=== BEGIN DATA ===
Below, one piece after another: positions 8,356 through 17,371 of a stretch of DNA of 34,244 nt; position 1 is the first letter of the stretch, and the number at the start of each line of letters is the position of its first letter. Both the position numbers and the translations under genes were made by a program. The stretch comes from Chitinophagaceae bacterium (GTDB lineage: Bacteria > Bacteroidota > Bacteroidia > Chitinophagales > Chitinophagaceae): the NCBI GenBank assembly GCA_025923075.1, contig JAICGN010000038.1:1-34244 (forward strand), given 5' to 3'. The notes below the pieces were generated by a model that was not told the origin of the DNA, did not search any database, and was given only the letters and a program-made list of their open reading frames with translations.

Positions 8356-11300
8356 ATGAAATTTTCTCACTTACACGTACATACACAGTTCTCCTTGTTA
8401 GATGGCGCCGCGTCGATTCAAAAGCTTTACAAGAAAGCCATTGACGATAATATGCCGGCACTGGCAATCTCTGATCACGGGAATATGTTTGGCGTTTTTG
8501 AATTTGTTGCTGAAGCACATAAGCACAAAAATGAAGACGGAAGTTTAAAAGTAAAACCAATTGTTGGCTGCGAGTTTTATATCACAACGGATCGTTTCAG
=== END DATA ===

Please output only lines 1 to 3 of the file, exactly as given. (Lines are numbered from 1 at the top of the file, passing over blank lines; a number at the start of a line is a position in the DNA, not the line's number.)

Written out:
Below, one piece after another: positions 8,356 through 17,371 of a stretch of DNA of 34,244 nt; position 1 is the first letter of the stretch, and the number at the start of each line of letters is the position of its first letter. Both the position numbers and the translations under genes were made by a program. The stretch comes from Chitinophagaceae bacterium (GTDB lineage: Bacteria > Bacteroidota > Bacteroidia > Chitinophagales > Chitinophagaceae): the NCBI GenBank assembly GCA_025923075.1, contig JAICGN010000038.1:1-34244 (forward strand), given 5' to 3'. The notes below the pieces were generated by a model that was not told the origin of the DNA, did not search any database, and was given only the letters and a program-made list of their open reading frames with translations.

Positions 8356-11300
8356 ATGAAATTTTCTCACTTACACGTACATACACAGTTCTCCTTGTTA